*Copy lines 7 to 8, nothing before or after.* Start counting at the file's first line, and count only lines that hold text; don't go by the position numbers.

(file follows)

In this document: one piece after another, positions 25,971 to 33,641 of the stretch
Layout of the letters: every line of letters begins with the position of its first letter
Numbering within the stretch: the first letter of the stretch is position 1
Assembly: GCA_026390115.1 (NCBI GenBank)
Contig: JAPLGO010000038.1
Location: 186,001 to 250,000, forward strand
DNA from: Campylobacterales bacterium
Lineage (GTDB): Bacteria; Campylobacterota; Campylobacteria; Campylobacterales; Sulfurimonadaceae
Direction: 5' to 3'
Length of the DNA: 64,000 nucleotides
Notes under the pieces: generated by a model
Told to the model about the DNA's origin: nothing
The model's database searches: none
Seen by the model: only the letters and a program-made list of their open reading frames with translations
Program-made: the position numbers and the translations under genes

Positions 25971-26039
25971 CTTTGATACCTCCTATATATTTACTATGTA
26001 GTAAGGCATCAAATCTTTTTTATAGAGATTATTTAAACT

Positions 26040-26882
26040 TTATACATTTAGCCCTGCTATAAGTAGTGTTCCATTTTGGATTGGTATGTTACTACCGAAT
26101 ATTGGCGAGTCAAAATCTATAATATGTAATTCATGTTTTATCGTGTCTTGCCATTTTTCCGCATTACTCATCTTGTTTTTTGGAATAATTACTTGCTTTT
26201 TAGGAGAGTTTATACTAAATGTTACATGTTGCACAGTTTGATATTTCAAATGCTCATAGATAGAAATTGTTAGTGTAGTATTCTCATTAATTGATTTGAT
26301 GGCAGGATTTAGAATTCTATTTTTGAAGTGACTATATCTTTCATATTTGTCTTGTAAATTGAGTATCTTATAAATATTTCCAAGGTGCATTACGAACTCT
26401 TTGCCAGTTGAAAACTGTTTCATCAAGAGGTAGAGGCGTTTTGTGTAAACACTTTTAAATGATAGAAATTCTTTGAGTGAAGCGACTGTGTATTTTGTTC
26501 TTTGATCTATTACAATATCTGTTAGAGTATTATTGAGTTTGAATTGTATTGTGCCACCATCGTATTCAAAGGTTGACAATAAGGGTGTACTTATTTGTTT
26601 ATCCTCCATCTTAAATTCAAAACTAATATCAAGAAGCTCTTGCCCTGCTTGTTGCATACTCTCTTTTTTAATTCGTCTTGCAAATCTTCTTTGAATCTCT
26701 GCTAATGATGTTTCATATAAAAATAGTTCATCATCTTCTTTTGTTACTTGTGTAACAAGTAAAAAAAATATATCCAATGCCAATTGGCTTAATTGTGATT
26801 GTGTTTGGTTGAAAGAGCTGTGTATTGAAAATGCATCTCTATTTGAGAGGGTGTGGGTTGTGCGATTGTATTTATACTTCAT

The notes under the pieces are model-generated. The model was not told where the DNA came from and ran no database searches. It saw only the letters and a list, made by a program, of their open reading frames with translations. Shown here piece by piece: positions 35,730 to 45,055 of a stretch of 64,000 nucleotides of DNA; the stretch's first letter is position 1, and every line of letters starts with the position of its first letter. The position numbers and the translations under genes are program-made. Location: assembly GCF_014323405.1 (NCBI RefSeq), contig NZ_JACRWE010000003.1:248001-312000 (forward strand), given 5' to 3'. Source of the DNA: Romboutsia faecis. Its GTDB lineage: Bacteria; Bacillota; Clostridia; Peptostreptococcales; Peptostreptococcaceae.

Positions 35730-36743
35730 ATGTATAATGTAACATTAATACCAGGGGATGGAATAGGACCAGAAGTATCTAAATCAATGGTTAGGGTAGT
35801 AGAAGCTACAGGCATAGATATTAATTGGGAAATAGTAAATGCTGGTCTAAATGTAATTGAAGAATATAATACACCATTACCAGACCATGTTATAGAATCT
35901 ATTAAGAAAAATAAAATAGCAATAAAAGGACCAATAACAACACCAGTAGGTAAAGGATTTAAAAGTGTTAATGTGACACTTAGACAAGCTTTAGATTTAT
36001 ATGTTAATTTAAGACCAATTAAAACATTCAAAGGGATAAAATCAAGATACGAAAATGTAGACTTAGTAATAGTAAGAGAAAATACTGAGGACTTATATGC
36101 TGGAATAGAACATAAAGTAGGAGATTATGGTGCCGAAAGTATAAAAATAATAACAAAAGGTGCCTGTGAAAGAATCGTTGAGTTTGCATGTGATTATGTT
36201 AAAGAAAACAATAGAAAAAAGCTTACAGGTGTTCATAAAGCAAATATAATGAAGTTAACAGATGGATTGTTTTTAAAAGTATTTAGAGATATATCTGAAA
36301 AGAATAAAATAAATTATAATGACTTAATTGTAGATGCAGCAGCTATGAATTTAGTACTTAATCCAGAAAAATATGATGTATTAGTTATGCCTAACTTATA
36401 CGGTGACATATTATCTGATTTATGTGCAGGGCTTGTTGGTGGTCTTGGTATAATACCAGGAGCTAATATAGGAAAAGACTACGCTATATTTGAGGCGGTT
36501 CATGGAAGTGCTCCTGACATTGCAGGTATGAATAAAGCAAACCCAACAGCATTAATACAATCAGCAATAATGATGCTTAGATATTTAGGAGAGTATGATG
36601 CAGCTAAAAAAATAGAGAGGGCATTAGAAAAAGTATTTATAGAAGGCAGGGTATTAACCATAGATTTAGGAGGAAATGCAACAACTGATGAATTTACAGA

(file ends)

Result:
DNA from: Campylobacterales bacterium
Lineage (GTDB): Bacteria; Campylobacterota; Campylobacteria; Campylobacterales; Sulfurimonadaceae